Facebook To Make About 15 Talent Acquisitions in 2011

Next year, look for Facebook to make plenty of small acquisitions to beef up its engineering expertise, like it did with Hot Potato and Drop.io this fall.

That was the message from Michael Brown, corporate development manager at Facebook, who said last week that the social networking company would look at doing maybe 15 acquisitions in 2011. He added that the targeted companies “will be a mix of talent acquisitions, where we’re looking for people to run important parts of our product [and] who have a really strong vision.”

Brown gave his prediction while participating in a seminar I attended last week called “Startup Exit Seminar: Early Stage M&A,” that was put on by the startup consulting firm VentureArchetypes in San Francisco, at the offices of Greenberg Traurig.

Below is a video of Brown’s response and what the other panelists—from Yahoo, Google and Twitter—had to say when moderator Nathan Beckord, principal and lead consultant at VentureArchetypes, asked how many deals each expect to do in 2011 (The key question begins at the 3:50 minute mark of the video.) Kudos to Brown for being the only one on the panel to answer the question directly. (For a full transcript of Startup Exit Seminar, click here.)

Brown didn’t refer to any recent deals. But if you recall, Facebook in August bought Hot Potato for about $10 million to help strengthen Places, the location-based feature that the social networking giant launched this year. Hot Potato, a New York-based provider of check-in technology, launched just 10 months earlier with backing from First Round Capital and RRE Ventures.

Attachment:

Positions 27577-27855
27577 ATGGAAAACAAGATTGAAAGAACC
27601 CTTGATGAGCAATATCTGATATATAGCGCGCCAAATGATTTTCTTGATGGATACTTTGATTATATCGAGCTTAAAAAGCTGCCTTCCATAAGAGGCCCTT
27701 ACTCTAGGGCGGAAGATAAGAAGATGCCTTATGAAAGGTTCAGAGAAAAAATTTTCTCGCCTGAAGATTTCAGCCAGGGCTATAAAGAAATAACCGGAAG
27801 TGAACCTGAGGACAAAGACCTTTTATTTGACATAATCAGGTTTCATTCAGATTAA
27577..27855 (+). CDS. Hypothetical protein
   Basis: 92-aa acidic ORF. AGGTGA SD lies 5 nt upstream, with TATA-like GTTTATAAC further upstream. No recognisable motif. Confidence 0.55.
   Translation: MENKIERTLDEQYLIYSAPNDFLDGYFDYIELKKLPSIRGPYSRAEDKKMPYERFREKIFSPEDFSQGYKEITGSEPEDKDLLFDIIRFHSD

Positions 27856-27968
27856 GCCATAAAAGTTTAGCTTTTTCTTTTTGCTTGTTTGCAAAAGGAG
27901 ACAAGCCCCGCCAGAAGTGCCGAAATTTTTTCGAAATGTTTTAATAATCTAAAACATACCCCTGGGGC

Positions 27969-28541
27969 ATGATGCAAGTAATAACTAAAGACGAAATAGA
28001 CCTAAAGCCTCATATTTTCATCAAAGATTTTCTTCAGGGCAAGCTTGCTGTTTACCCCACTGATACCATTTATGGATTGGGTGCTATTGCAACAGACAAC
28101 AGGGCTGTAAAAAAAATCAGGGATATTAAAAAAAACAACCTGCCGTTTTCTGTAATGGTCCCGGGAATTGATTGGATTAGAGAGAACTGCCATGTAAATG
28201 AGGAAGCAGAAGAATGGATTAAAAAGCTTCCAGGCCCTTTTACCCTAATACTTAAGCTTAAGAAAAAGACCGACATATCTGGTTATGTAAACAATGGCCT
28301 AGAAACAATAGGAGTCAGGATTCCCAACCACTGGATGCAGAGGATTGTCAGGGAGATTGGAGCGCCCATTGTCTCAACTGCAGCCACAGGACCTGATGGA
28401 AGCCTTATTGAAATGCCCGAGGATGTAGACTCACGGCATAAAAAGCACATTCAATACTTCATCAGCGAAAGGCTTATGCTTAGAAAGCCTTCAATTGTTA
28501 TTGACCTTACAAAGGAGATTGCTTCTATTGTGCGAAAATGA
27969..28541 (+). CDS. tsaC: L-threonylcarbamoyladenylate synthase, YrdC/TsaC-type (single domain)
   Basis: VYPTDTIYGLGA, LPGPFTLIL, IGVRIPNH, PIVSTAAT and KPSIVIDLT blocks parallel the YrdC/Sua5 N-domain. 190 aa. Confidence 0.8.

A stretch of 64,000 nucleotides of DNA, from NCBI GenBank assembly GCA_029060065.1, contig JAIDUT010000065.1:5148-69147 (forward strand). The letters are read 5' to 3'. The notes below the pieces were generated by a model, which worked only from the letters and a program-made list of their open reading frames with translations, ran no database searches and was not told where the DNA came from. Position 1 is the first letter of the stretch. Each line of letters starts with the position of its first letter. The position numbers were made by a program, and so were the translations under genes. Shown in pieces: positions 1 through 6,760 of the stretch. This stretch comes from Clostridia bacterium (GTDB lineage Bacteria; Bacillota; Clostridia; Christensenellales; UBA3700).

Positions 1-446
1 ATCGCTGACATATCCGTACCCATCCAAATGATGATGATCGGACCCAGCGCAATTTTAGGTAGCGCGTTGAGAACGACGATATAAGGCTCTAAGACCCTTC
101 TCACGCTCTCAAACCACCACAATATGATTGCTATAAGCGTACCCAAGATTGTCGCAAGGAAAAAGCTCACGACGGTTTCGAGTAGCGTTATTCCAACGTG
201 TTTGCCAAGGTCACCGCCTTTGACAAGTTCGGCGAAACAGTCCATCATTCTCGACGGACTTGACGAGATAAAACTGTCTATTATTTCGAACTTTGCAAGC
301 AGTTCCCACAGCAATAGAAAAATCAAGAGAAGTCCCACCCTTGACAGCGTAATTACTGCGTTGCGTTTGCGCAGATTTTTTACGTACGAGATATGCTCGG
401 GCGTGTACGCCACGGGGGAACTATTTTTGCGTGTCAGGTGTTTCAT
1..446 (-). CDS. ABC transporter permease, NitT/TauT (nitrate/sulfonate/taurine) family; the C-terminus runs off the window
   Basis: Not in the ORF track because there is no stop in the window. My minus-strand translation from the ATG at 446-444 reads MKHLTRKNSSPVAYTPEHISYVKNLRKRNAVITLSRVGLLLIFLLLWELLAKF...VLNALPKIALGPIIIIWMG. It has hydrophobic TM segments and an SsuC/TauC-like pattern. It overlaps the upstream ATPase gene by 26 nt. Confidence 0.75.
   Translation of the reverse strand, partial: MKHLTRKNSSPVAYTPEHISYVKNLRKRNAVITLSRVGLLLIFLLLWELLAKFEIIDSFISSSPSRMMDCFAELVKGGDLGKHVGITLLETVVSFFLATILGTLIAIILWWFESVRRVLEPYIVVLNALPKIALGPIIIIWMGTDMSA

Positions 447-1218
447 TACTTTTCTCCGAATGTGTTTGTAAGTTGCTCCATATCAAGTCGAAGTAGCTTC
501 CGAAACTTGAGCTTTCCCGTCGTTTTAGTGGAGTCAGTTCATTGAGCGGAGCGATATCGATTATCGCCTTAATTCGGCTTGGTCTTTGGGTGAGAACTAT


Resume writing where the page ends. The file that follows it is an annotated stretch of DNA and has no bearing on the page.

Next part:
Altogether, Facebook announced eight acquisitions in 2010, including Hot Potato; Drop.io (another RRE Ventures-backed company snapped up for about $10 million); Divvyshot (a photo management tech company that grew out of Y Combinator and was bought for an undisclosed amount); Chai Labs (acquired for $10 million); and Nextstop (bought for $2.5 million). Facebook’s largest purchase this year was the $40 million it paid to take ownership of social networking patents from Friendster.

Facebook’s acquisition strategy of buying small is not that unusual. In looking back at the M&A activity of 2010, the large acquisitions may be what people remember the most.

Sure, there was the bidding war that erupted as Hewlett-Packard and Dell vied for 3PAR, which HP eventually bought for about $2.4 billion. Then there was the deal that almost happened—Google’s $6 billion play for Groupon, which the deal-of-the-day website turned its thumbs down to.

But there were plenty of small companies snapped up this year. My colleague Mark Boslet just finished reporting on a story for the next issue of Venture Capital Journal (subscribers can look for it on Jan. 1), in which he takes a look at the year’s M&A activity.

What Mark found in his research is that there was a wide gap between deals at the top of the market, such as 3PAR, where acquirers paid big dollars and attractive premiums, and those on the low end. Google, for instance, made 40 acquisitions through the first three quarters of 2010. If you take out the three top acquisitions of the year, the remaining 37 it made had an average value of $17 million.

In other words, small acquisitions may be the way to go in 2011. Good news for startups and their VC backers.